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—Gotthold Ephraim Lessing, Lob der Faulheit (1747), reproduced in Werke, vol. 1, p. 77-78 (G. Göpfert ed. 1970)(S.H. transl.)
One of the key aspects of Lessing’s voluminous writings on literature and literary esthetics is the relationship between Witz, Humor and Genie—three concepts that can be rendered by their English cognates, wit, humor, and genius (though only in the second case is the English word really coterminous with the German). In general, Lessing valued the English tradition for its development of a kind of humor distinct from the then-prevailing French tradition of ridicule. The English approach reflected a genuinely humanist tradition with foundations in antiquity; in this context, Lessing repeatedly cited a passage from Pindar: “????? ? ????? ????? ???: ???????? ?? ?????? ??????????, ??????? ??” (“Wise is he who knows things through himself”).
This innocent, simple poem is a solid, lighthearted demonstration of Lessing’s principle, and a reminder, much like the works of Mozart, that the lighthearted, self-deprecating aside that aims for a simple chuckle may well be linked to serious genius, whereas a mocking, venomous, ill-spirited attack rarely is.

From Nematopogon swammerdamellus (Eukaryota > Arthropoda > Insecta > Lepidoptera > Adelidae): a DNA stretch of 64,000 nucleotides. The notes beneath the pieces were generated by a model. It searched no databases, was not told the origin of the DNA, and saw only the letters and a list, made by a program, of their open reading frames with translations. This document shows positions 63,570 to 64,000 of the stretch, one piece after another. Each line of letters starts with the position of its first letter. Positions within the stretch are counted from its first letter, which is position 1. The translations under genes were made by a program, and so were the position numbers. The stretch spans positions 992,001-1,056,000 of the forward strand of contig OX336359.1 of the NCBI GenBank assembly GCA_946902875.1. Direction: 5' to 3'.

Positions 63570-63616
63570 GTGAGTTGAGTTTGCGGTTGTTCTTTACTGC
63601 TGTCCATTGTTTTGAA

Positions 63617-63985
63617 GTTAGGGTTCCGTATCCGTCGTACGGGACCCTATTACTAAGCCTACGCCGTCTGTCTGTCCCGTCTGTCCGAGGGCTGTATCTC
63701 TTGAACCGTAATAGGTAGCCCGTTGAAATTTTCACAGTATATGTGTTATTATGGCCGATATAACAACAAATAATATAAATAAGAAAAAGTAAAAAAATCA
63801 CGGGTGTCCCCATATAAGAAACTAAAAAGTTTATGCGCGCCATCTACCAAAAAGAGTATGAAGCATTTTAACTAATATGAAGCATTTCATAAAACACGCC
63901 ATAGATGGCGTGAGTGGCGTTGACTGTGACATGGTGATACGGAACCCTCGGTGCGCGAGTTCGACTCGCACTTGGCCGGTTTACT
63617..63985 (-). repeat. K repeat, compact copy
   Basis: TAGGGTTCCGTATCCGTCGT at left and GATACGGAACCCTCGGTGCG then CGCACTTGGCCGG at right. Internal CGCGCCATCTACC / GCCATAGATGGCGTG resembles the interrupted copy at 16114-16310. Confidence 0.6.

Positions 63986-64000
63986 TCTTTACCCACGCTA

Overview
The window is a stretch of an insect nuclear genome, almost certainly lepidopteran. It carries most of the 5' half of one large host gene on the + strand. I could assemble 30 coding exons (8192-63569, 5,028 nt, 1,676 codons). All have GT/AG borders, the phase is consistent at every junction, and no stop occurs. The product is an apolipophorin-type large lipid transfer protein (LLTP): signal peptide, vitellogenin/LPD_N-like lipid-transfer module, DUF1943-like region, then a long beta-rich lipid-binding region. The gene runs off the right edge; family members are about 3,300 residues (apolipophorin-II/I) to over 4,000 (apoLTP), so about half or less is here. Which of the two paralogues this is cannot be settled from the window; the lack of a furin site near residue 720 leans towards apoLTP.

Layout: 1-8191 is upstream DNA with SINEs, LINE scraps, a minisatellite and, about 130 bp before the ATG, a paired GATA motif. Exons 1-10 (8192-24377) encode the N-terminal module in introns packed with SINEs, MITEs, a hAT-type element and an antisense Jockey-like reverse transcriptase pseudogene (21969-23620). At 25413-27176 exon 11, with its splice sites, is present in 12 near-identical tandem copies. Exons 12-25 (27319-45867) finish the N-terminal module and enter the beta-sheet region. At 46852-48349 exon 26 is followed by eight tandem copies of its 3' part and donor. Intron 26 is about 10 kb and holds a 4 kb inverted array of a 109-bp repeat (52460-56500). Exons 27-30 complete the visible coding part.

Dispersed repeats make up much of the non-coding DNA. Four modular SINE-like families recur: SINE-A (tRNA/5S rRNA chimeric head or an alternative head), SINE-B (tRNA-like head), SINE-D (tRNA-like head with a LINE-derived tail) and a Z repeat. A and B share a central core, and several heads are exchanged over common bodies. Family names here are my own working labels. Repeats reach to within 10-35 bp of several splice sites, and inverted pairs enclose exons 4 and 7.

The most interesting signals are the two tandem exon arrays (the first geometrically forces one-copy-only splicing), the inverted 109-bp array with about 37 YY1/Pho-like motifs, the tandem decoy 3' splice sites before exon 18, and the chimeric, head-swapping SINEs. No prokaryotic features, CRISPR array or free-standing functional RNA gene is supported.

Remembering Gotthold Ephraim Lessing on his 283rd birthday.
Listen to a setting of the poem by Franz Joseph Haydn (Hoboken XXVIa) (1781), performed by Rüdiger Buell, with Ulrike Zeitler on the piano:
More from Scott Horton:
Six Questions — October 18, 2014, 8:00 pm
Nathaniel Raymond on CIA interrogation techniques.
Estimated percentage of New Hampshire’s bat population that died in 2010:
A horticulturalist in Florida announced a new low-carb potato.
In Turlock, California, nearly 3,500 samples of bull semen were stolen from the back of a truck.
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“Civilization masks us with a screen, from ourselves and from one another, with thin depth of unreality. We habitually live — do we not? — in a world self-created, half established, of false values arbitrarily upheld, largely inspired by misconception, misapprehension, wrong perspective, and defective proportion, misapplication.”